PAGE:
For those of us that missed the epic American singers in concert – either by not getting tickets or being born a decade or so too late – Zach Theatre is giving us a second chance with the new concert musical, "One Night With Janis Joplin," playing through Aug. 18 at Zach’s new Topfer Theatre.

Starring Kacee Clanton as the troubled rock legend, the show makes no bones about the fact that this is a concert: Cliff Simon’s set design pulls us into a psychedelic basement packed to the rafters with audio equipment. Bottles of Southern Comfort litter the stage like loaded weapons, and although we get glimpses of Joplin’s early life through narrative interjections, the performance mostly floats around on the lighter side of her career.

A Texas native, Joplin delights the audience through speeches littered with expletives and sincerity, offering anecdotes from a time when Threadgill’s was at the edge of town. These fall in between renditions of Joplin’s hits such as "Piece of My Heart," "Kozmic Blues," and "Me & Bobby McGee."

Randy Johnson’s script offers some profound philosophical observations in between songs – such as Joplin’s remark that "you can fill your whole life up with ideas and still go home lonely." And the balance between storytelling and singing keeps things moving with a nice ebb and flow, even if there isn’t much in the way of dramatic arch or investment.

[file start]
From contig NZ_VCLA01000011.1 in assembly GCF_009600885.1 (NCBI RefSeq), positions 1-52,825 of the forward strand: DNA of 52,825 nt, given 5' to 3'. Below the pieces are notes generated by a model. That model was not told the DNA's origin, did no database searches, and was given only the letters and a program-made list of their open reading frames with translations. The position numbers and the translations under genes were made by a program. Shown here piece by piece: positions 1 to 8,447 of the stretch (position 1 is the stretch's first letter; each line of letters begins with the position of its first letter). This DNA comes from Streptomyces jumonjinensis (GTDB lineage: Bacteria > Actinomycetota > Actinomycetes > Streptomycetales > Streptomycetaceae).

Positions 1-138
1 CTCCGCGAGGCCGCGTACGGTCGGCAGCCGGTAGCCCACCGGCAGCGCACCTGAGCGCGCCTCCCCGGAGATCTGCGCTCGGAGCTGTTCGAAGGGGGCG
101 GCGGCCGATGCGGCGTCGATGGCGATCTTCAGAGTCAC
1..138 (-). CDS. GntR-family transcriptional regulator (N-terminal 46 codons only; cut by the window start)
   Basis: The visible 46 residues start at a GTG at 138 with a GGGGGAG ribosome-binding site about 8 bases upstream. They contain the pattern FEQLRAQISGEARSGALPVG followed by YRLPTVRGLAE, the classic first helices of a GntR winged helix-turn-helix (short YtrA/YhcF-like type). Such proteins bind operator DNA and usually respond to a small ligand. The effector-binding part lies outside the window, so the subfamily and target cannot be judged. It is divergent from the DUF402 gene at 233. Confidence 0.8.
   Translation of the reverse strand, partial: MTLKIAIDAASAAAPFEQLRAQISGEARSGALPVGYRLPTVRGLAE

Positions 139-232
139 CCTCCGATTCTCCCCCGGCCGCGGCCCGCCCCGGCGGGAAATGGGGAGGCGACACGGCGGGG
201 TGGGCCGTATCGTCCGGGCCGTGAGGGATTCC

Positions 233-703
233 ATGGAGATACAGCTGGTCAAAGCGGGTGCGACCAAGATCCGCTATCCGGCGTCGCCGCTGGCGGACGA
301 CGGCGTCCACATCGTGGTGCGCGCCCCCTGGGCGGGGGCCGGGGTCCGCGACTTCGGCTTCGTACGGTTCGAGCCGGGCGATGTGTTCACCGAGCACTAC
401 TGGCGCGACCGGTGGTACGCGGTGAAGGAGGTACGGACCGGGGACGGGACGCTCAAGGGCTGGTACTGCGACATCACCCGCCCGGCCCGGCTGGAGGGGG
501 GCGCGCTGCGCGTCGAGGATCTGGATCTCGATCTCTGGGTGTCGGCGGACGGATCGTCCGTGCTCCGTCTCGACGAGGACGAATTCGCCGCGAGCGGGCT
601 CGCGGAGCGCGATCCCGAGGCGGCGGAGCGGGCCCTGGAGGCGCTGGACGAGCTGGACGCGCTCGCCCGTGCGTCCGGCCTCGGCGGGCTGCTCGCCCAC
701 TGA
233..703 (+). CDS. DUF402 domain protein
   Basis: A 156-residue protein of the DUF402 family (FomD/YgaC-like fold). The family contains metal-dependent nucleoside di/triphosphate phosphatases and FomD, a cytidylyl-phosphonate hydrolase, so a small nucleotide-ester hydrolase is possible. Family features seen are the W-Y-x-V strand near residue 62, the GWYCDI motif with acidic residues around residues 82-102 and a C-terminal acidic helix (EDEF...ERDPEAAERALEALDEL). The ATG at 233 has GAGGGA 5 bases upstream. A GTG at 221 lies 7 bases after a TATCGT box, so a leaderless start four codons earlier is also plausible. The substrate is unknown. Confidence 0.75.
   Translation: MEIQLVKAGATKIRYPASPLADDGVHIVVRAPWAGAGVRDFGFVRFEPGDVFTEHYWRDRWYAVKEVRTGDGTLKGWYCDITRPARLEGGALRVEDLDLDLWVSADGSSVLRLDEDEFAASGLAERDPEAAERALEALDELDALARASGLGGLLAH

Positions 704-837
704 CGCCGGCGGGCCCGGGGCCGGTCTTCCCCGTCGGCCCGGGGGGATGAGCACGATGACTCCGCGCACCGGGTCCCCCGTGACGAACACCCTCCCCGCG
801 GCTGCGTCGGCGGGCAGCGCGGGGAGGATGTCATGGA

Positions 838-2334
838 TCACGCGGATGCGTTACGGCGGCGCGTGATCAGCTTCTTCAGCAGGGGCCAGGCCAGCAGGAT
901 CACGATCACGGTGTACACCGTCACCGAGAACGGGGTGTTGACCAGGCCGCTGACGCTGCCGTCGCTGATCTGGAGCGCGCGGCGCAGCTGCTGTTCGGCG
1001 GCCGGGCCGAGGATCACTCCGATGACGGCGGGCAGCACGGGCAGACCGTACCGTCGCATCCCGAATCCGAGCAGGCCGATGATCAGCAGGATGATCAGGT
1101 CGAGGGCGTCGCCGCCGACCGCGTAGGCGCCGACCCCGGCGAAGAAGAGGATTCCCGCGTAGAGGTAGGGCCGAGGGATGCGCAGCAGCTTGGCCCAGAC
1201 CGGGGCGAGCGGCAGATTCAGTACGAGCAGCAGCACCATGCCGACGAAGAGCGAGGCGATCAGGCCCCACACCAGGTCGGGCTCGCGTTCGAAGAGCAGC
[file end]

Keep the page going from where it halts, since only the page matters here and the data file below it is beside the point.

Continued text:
Zach Theatre is proud to present the show before it debuts on Broadway this fall, though that production will feature Mary Bridget Davies in the lead role.

And although it may be called "One Night with Janis," it’s really more like one night with Janis and a panoply of great female African American blues singers, all performed with incredible versatility and grace by Tiffany Mann. Mann will undoubtedly get you feeling the spirit at the end of Act I, and her gorgeous voice earned her a mid-show standing ovation on opening night. Susan Branche Towne’s costumes for the Blues Singer are especially glamorous and flattering, making each new entrance a delight to behold. In some ways, Mann’s performance rather overshadows Clanton’s, even though the lead actress provides a powerful performance.

Running close to two and a half hours, the show is energetic, entertaining, and will have you on your feet more than once (even if the built-in encore is more than a little gimmicky).

"One Night with Janis Joplin" continues through Aug. 18. www.zachtheatre.org